Wednesday, April 24, 2024

Moves to strengthen Victorian Public Sector integrity

The Victorian Government has announced it will introduce sweeping integrity reforms in a bid to strengthen lobbying laws and ensure clear standards are in place for Ministers, ministerial staff and the public service.  

In response to the April 2023 Operation Daintree report, the Government will accept nine of IBAC’s 17 recommendations either in full or in-principle, while continuing to review seven – recognising their connection with work already underway to strengthen Victoria’s integrity framework.

Two of the recommendations are directed to Parliament and two will not be supported, Premier Jacinta Allan said in a statement.

“Good governments rely on public servants giving frank and fearless advice – these reforms will build on our work to ensure all those who serve the Victorian people understand their roles and responsibilities,” she said.

The Premier said that in line with the in-principle support of IBAC’s October 2022 report and responding to the first recommendation, the Government will strengthen the state’s lobbying regime – increasing transparency and accountability of lobbying activities at state and council levels. 

To clarify and strengthen the partnership between elected government and the public service, the codes of conduct and guidance for Ministers, ministerial staff and the Victorian Public Service will be updated and the Government will introduce new legislation and training – actioning six of the report’s recommendations.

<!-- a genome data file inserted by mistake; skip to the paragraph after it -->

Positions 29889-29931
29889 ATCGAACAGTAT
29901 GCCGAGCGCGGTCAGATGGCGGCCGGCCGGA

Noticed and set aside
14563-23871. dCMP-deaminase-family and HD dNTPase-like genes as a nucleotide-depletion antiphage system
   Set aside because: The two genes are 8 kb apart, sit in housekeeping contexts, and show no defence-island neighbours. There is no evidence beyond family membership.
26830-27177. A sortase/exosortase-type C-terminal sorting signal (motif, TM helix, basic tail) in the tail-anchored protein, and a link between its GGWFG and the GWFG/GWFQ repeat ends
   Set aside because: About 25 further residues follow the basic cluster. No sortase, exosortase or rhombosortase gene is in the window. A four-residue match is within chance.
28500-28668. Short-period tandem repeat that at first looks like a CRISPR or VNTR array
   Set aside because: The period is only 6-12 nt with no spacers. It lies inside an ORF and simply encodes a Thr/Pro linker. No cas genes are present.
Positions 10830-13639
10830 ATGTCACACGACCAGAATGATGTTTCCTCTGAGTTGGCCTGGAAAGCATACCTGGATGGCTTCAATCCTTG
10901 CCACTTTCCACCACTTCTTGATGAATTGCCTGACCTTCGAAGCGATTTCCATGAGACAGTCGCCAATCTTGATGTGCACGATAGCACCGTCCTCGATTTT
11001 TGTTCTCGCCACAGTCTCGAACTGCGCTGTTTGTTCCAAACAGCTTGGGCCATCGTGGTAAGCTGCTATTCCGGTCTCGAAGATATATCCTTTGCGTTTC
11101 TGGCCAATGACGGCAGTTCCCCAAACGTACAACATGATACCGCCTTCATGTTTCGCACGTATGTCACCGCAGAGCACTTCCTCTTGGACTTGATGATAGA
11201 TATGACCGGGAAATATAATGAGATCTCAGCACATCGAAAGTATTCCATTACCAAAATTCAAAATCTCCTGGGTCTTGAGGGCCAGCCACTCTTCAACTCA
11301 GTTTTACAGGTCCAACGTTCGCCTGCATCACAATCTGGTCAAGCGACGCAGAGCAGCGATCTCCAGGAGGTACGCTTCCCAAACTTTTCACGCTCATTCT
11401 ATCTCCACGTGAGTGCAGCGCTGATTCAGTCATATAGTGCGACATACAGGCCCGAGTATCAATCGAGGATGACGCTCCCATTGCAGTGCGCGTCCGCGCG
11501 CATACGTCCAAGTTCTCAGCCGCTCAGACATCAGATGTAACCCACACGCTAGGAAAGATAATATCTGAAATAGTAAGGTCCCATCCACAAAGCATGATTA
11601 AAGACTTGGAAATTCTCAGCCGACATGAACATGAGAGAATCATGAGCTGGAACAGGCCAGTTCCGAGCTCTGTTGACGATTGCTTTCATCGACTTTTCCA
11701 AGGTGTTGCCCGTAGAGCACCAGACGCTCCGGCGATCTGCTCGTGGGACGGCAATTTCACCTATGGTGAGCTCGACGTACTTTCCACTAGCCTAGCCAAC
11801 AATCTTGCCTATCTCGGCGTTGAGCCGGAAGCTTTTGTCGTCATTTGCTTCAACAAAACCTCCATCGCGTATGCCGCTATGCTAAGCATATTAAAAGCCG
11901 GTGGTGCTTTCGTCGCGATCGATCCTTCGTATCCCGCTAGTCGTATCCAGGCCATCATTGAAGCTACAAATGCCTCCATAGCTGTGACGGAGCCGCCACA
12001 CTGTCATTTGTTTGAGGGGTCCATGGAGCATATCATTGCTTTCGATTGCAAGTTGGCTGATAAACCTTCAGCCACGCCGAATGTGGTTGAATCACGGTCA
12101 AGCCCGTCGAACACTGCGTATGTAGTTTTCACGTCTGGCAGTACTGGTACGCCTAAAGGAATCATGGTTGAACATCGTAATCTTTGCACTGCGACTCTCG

The Government says it will consider the Commission’s recommendations alongside work already underway to legislate employment arrangements of ministerial staff, ensuring the responsibilities, expectations and reporting lines of staff are transparent and appropriate.

The Victorian Public Sector Commission (VPSC) and Victorian Secretaries Board are already progressing initiatives to strengthen integrity programs and introduce new training and materials for public service employees, to support appropriate engagement with ministerial offices.

Attorney-General, Jaclyn Symes said the Government, in consultation with the Department of Premier and Cabinet, was already working to strengthen the delivery of mandatory induction and regular training for ministerial staff on their codes of conduct and will consider the appropriate way to report on this training.

“Victorians deserve to have trust in the people and institutions that serve them – that’s why we’re introducing sweeping lobbying reforms and continuing to strengthen the state’s integrity framework,” said Ms Symes.

The Department of Health has also advised it will continue work already undertaken to strengthen its procurement policies, systems, and practices to address vulnerabilities identified by Operation Daintree. 

The reforms will complement Government’s proposed Parliamentary Integrity Commission Bill, which will allow the Commission to investigate allegations of misconduct and inappropriate behaviour by all members of parliament, the Government said in a statement.

It says work will continue on the application of seven of the recommendations, as many rely upon the implementation of accepted recommendations including the proposed Parliamentary Integrity Commission and legislating codifying arrangements for ministerial staff.  

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